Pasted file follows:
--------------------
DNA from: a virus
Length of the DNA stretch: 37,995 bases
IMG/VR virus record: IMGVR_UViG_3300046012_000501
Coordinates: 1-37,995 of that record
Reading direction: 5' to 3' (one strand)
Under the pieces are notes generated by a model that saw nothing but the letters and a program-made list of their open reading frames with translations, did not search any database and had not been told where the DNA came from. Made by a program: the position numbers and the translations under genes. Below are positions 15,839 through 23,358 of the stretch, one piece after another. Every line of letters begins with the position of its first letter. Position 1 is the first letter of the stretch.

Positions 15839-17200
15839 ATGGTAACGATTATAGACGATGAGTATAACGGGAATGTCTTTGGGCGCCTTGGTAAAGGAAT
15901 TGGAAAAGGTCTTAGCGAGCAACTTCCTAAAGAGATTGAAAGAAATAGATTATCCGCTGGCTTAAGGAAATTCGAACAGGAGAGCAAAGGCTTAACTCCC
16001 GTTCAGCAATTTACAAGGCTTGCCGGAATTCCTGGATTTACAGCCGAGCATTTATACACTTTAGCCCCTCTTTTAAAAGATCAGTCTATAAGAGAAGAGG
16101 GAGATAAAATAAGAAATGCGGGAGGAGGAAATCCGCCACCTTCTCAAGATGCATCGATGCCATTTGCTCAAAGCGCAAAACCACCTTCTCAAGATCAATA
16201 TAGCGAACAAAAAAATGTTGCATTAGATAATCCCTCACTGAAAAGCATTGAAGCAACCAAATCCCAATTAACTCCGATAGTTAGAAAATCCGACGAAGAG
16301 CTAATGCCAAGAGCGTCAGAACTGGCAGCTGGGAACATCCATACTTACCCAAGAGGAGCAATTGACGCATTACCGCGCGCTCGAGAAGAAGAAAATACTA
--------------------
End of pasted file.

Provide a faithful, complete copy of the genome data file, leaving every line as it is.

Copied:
DNA from: a virus
Length of the DNA stretch: 37,995 bases
IMG/VR virus record: IMGVR_UViG_3300046012_000501
Coordinates: 1-37,995 of that record
Reading direction: 5' to 3' (one strand)
Under the pieces are notes generated by a model that saw nothing but the letters and a program-made list of their open reading frames with translations, did not search any database and had not been told where the DNA came from. Made by a program: the position numbers and the translations under genes. Below are positions 15,839 through 23,358 of the stretch, one piece after another. Every line of letters begins with the position of its first letter. Position 1 is the first letter of the stretch.

Positions 15839-17200
15839 ATGGTAACGATTATAGACGATGAGTATAACGGGAATGTCTTTGGGCGCCTTGGTAAAGGAAT
15901 TGGAAAAGGTCTTAGCGAGCAACTTCCTAAAGAGATTGAAAGAAATAGATTATCCGCTGGCTTAAGGAAATTCGAACAGGAGAGCAAAGGCTTAACTCCC
16001 GTTCAGCAATTTACAAGGCTTGCCGGAATTCCTGGATTTACAGCCGAGCATTTATACACTTTAGCCCCTCTTTTAAAAGATCAGTCTATAAGAGAAGAGG
16101 GAGATAAAATAAGAAATGCGGGAGGAGGAAATCCGCCACCTTCTCAAGATGCATCGATGCCATTTGCTCAAAGCGCAAAACCACCTTCTCAAGATCAATA
16201 TAGCGAACAAAAAAATGTTGCATTAGATAATCCCTCACTGAAAAGCATTGAAGCAACCAAATCCCAATTAACTCCGATAGTTAGAAAATCCGACGAAGAG
16301 CTAATGCCAAGAGCGTCAGAACTGGCAGCTGGGAACATCCATACTTACCCAAGAGGAGCAATTGACGCATTACCGCGCGCTCGAGAAGAAGAAAATACTA